Estimated read time: 2-3 minutes
John Daley Reporting During the legislative session, lawmakers are paid $54 dollars a day to cover their meals and other expenses. But that hasn't prevented many from also accepting free meals from lobbyists. New legislation passed in the House today requires more disclosure but still allows free meals.
On President's Day lawmakers take up an issue at the heart of government integrity. Last year lawmakers accepted plenty of gifts, from tickets to Jazz games to meals, to the tune of more than $100,000 dollars.
House Democrats support a ban on gifts, something polls have consistently shown the public supports.
Rep. Ralph Becker (D), Salt Lake City: "What is the benefit, the public benefit, in we as legislators receiving gifts from lobbyists?"
Rep. Ron Bigelow (R) West Valley City: "I don't need gifts to come here and serve. I actually don't need a change in salary, either."
That vote fails, in favor of one lowering the disclosure threshold from $50 to $5.
Rep. Brad Dee (R), Asst. Majority Whip: "Let's just have full disclosure. Let's let our constituents see what we do on Capitol Hill."
But the bill exempts by far the biggest category of gifts accepted, according to a D-News study, ...meals.
Rep. Brad Dee (R): "If it's fifty dollars or fifty dollars and one cent, it's all disclosed. Any other gift, it's disclosed." Question: But most of the gifts are meals between five dollars and fifty dollars if you look at the disclosure reports, right? ..."I haven't seen the reports, I don't know what your reports say, But I know for a fact, it eliminates the exemptions on the gifts."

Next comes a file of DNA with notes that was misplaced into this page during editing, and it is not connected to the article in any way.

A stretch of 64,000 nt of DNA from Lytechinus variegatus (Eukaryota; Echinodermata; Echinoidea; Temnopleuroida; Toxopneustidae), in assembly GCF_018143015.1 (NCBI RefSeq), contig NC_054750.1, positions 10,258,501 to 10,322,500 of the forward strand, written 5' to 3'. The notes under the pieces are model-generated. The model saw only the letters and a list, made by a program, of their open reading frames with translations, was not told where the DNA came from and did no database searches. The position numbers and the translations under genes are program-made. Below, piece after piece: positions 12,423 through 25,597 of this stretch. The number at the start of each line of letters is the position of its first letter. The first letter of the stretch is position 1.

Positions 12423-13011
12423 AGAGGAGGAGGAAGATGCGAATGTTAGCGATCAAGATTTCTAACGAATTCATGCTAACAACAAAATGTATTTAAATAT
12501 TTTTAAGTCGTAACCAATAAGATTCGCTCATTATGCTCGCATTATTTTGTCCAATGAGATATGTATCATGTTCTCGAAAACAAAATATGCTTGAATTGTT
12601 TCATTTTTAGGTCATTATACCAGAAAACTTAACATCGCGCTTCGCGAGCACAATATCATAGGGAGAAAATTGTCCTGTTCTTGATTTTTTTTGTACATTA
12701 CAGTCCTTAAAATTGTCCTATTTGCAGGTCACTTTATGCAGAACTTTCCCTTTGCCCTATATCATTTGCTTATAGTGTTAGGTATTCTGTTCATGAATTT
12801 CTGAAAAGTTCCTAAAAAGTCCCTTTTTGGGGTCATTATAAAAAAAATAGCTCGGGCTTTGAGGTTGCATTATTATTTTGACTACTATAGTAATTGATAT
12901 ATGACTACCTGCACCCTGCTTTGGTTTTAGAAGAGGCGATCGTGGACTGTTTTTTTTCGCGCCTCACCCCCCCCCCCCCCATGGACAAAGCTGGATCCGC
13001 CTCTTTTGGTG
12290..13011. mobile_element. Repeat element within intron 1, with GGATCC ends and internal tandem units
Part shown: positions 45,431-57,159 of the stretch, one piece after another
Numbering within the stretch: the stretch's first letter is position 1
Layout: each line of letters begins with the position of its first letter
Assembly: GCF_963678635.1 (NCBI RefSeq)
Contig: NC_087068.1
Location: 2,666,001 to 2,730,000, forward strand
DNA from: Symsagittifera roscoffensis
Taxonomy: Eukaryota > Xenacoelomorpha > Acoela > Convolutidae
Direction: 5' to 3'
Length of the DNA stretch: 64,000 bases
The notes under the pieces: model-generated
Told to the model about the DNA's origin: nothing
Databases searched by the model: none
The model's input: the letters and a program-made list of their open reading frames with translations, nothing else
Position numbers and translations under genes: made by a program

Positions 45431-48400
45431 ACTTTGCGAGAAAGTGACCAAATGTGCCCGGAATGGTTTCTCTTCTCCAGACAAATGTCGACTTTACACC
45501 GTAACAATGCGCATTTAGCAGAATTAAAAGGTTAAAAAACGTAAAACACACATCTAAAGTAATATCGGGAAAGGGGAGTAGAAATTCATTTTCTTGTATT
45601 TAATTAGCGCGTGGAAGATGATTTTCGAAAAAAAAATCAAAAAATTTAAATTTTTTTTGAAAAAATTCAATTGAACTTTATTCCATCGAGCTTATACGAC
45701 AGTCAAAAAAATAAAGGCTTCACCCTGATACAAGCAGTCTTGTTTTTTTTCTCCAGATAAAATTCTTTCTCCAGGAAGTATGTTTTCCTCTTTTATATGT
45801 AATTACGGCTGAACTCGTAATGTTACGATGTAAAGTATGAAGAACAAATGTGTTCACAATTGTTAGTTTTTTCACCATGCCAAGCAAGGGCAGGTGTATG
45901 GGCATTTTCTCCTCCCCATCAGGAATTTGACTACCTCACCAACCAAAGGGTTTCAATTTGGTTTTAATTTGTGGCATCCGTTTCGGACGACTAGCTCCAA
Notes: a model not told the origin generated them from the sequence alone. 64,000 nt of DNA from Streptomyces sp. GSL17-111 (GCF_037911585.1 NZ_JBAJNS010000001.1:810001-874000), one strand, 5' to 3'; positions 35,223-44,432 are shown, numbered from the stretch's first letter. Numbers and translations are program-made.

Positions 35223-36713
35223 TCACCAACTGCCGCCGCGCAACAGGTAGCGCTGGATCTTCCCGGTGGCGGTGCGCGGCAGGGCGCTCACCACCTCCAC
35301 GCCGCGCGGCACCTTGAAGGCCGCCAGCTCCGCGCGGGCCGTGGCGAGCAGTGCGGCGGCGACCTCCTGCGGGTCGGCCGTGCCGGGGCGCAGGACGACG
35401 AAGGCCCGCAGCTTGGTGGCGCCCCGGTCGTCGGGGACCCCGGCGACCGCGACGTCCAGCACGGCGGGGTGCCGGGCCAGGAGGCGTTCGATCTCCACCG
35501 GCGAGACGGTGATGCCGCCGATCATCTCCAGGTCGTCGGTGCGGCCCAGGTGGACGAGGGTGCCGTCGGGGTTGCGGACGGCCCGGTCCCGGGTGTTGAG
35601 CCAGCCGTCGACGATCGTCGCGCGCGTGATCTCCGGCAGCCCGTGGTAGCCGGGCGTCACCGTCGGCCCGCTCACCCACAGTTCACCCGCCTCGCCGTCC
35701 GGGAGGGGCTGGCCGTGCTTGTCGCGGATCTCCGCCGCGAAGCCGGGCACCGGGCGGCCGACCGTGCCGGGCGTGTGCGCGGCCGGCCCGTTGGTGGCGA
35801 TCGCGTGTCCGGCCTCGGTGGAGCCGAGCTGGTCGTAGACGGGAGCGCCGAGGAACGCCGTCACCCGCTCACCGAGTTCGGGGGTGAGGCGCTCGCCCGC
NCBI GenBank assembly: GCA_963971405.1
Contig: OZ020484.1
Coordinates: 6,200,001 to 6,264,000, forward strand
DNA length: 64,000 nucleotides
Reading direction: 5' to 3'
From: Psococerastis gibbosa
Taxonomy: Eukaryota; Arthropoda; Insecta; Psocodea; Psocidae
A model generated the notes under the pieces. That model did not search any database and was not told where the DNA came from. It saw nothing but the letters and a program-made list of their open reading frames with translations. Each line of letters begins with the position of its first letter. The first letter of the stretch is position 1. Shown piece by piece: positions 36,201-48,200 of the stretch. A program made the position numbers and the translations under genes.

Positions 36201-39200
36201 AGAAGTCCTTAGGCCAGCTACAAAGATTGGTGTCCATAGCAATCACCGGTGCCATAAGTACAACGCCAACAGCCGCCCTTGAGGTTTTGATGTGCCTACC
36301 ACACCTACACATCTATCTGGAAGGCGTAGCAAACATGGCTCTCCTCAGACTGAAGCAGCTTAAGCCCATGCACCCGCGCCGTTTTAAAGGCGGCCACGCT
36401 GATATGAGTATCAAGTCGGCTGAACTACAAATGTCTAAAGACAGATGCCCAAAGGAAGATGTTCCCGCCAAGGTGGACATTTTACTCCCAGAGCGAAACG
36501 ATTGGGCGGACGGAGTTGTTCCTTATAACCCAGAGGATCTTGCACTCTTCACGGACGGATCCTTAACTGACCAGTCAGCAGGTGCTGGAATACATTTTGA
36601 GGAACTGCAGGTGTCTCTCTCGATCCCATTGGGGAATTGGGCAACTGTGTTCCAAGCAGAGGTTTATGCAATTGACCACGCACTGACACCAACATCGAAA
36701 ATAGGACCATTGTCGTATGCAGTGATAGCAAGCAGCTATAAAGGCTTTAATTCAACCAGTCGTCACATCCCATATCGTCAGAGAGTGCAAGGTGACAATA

According to disclosure filings, the most generous lobbyist was IHC's Alan Dayton, whose $8,000 total includes over 200 meals and other unspecified gifts. He declined to comment on camera, telling us he favors an audit of disclosure reports by the Lt. Governor's office.
Another heavy hitter, former lawmaker Blaze Wharton who has 32 clients, also bought more that 200 meals and seven Jazz games for lawmakers last year.
Blaze Wharton, Lobbyist/The Tetris Group: "It's a place to meet. I mean that's what we do. That's our job. To meet with legislators and talk about legislation and stuff, so breakfast, lunch, dinner, those are good places to go."
Wharton says the meals don't give lobbyists any special advantage.
Nonsense, says an advocate who has worked for health and environmental groups with tiny budgets.
Jason Groenewold, Citizen Advocate: "It's no wonder that they'll barely give us the time of day, while they'll gladly go out for dinner and more with these lobbyists."
One ethics bill introduced today would have banned ALL gifts, including those free meals...but it was shot down.
The bill which passed now goes on the Senate where many ethics bills have died in the past. Senators are commonly known to accept more gifts, including free Utah Jazz tickets, than their House colleagues.
We'll see what happens this year, and we will keep you posted.